Apsalar provides attribution and audience-building services for mobile app developers. As the sole designer at Apsalar, I was responsible for the full spectrum of design activities required to support the service.
The Apsalar dashboard had a problem: it didn't get used. Good dashboards allow users to see vital information at a glance, and from previous research I knew our dashboard didn’t do that. The product had undergone a major change in business strategy, but the dashboard was missing data from many of the highest-value features. Finally, the visual style needed updating and we lacked an empty state to show users who hadn’t set up their accounts yet.
I started the redesign by completing a competitive analysis to see what data other analytics companies were providing on their dashboards, and then conducted user interviews to understand what metrics app marketers use to assess the health of their applications. I found that users wanted to see various metrics daily and about a single application, and to compare recent performance with past.
Based on user interviews, I designed two versions of our dashboard. Because our users repeatedly mentioned that they wanted “just the data,” one version of the dashboard showed only data values and had no visualizations. The other version of the dashboard used sparklines, a type of data visualization meant to give the viewer a snapshot of a datapoint and some context about the relative value of that datapoint.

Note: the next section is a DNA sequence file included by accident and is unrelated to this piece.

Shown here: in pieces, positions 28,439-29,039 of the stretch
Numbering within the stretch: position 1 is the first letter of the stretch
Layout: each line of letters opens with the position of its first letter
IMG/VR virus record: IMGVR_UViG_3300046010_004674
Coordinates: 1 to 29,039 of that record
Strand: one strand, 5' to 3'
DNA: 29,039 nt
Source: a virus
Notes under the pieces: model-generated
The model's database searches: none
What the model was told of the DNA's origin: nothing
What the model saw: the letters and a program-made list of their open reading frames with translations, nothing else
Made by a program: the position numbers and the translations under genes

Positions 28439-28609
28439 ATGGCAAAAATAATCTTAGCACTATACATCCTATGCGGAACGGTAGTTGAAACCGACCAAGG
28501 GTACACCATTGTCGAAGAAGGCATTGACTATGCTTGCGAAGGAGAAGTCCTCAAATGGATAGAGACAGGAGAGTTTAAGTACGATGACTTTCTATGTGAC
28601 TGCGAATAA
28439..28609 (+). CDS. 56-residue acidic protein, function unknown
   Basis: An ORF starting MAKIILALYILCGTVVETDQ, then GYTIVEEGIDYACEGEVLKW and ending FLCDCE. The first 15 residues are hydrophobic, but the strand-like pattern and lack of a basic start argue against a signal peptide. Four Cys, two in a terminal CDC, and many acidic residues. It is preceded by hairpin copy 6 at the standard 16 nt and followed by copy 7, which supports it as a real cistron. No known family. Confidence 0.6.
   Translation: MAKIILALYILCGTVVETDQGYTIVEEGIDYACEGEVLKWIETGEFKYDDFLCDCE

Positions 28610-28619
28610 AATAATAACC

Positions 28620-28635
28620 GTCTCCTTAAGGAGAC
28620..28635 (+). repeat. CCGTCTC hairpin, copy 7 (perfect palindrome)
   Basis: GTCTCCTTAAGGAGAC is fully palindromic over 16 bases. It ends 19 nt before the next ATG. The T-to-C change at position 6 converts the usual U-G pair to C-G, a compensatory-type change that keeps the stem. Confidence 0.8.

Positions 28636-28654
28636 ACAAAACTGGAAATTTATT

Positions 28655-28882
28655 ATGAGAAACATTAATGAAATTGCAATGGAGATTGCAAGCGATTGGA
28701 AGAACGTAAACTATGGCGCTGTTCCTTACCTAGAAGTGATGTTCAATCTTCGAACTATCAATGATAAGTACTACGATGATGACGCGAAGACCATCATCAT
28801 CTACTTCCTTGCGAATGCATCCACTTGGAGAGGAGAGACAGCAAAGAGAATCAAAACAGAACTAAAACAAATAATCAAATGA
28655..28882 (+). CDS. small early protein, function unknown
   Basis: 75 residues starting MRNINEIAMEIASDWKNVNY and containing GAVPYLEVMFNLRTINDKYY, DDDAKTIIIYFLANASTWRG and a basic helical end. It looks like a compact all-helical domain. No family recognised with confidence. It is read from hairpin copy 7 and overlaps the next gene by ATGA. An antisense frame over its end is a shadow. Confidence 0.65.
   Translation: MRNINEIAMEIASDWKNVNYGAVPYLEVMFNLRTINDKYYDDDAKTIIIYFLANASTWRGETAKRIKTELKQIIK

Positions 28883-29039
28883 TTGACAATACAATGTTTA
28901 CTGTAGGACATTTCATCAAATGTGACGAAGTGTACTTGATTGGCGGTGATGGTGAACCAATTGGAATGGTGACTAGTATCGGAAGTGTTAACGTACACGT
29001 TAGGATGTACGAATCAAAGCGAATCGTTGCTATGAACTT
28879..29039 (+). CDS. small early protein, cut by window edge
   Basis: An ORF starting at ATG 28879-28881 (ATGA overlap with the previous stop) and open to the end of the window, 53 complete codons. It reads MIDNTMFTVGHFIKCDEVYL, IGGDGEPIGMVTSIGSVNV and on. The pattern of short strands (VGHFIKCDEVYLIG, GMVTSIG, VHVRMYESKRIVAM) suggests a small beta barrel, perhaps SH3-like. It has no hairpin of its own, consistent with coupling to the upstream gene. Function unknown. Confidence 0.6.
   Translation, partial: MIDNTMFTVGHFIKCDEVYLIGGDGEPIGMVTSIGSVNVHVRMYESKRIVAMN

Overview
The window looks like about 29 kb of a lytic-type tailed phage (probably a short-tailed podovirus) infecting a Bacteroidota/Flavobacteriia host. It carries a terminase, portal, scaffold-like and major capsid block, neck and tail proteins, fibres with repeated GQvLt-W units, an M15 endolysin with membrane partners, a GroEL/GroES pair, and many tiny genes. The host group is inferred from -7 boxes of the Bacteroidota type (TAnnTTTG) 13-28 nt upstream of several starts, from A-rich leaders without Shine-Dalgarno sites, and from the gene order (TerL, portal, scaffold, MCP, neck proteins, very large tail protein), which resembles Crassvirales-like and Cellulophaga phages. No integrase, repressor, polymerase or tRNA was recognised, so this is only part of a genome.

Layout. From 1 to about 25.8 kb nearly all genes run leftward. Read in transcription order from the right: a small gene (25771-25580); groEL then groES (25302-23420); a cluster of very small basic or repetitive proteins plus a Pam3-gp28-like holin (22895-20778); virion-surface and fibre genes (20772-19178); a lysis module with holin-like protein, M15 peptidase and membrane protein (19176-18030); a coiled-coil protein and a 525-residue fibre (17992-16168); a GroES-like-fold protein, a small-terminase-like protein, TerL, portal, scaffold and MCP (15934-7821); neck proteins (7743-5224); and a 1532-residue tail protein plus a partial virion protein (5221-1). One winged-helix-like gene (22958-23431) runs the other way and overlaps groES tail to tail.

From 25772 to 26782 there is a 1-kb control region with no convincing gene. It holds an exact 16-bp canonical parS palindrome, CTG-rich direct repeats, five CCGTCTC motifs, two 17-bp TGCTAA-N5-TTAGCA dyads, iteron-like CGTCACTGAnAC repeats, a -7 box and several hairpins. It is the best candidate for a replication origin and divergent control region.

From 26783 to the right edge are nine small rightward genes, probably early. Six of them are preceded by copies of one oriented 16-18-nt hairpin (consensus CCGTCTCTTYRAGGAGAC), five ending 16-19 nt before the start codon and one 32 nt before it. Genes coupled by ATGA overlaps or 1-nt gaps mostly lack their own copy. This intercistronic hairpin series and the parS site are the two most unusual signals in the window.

It turned out that neither version of the dashboard tested well. The data-only version was too overwhelming. People reported that the sparkline version was appealing, but after the initial favorable reaction, most people didn’t know how to interpret the graphs. I took the findings and created another round of wireframes:
The final design of the dashboard grouped related metrics around a single graph. I visualized the most important data point in each category, and used the other metrics to provide supporting data and context. Users can elect to see data from today or yesterday compared to the past seven days, and can also elect to hide or show individual metrics or whole panels.
The empty state of the dashboard provides new users with a welcoming experience and directs them to the next step in account creation. It also allows users to try a demo version the product. Since the release of the new dashboard, we’ve seen a 6% increase in the time that people spend on the dashboard, as well as a 78% reduction in bounce rate.